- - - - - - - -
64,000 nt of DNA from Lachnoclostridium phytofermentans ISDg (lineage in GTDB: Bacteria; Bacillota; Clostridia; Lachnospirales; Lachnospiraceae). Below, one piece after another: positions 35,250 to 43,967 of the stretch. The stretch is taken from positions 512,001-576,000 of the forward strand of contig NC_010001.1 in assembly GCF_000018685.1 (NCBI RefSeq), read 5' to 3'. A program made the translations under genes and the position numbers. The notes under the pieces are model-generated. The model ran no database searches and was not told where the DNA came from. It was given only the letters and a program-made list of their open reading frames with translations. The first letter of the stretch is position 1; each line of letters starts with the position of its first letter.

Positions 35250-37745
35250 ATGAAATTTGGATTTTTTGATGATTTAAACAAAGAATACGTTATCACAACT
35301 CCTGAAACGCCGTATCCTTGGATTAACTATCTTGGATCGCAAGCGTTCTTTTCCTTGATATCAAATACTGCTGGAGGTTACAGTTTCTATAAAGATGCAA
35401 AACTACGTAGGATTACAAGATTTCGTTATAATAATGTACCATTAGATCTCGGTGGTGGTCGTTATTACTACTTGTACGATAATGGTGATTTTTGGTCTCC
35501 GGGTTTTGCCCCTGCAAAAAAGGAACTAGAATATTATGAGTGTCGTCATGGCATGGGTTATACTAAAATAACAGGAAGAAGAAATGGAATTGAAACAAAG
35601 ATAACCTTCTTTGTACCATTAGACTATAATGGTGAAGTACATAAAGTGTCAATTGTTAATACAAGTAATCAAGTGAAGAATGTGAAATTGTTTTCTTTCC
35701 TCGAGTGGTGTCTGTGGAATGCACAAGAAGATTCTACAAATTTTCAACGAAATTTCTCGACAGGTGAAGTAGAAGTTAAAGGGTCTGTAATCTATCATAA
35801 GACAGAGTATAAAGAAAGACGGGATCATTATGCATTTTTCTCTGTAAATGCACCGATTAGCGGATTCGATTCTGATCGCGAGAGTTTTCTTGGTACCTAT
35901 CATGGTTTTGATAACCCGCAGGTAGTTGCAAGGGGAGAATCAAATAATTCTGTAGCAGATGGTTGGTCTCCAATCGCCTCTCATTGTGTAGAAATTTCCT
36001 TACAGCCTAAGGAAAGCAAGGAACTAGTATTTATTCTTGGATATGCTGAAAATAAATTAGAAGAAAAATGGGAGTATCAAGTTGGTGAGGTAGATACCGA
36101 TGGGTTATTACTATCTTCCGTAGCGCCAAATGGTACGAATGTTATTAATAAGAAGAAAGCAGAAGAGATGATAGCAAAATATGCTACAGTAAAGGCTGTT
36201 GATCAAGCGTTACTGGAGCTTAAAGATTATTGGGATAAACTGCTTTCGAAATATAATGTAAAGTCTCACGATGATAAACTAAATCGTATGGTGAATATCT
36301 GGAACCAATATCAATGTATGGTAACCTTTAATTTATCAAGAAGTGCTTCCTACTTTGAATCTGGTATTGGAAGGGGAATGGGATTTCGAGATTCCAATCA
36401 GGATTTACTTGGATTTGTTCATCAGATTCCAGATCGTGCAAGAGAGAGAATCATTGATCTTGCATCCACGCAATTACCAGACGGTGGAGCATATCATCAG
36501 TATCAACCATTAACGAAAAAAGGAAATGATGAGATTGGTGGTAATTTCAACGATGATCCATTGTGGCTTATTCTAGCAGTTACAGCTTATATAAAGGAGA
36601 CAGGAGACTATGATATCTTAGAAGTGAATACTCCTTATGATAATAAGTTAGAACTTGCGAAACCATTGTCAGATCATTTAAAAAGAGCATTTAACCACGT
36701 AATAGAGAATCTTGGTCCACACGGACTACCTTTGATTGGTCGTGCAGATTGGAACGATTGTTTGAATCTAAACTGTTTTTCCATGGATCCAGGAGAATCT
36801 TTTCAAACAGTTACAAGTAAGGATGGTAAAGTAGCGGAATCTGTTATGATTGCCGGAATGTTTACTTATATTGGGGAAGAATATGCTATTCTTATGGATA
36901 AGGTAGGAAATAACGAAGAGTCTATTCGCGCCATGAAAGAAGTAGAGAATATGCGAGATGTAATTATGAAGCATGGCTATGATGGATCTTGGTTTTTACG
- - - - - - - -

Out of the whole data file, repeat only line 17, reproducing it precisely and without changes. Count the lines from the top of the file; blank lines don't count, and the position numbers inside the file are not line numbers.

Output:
36601 CAGGAGACTATGATATCTTAGAAGTGAATACTCCTTATGATAATAAGTTAGAACTTGCGAAACCATTGTCAGATCATTTAAAAAGAGCATTTAACCACGT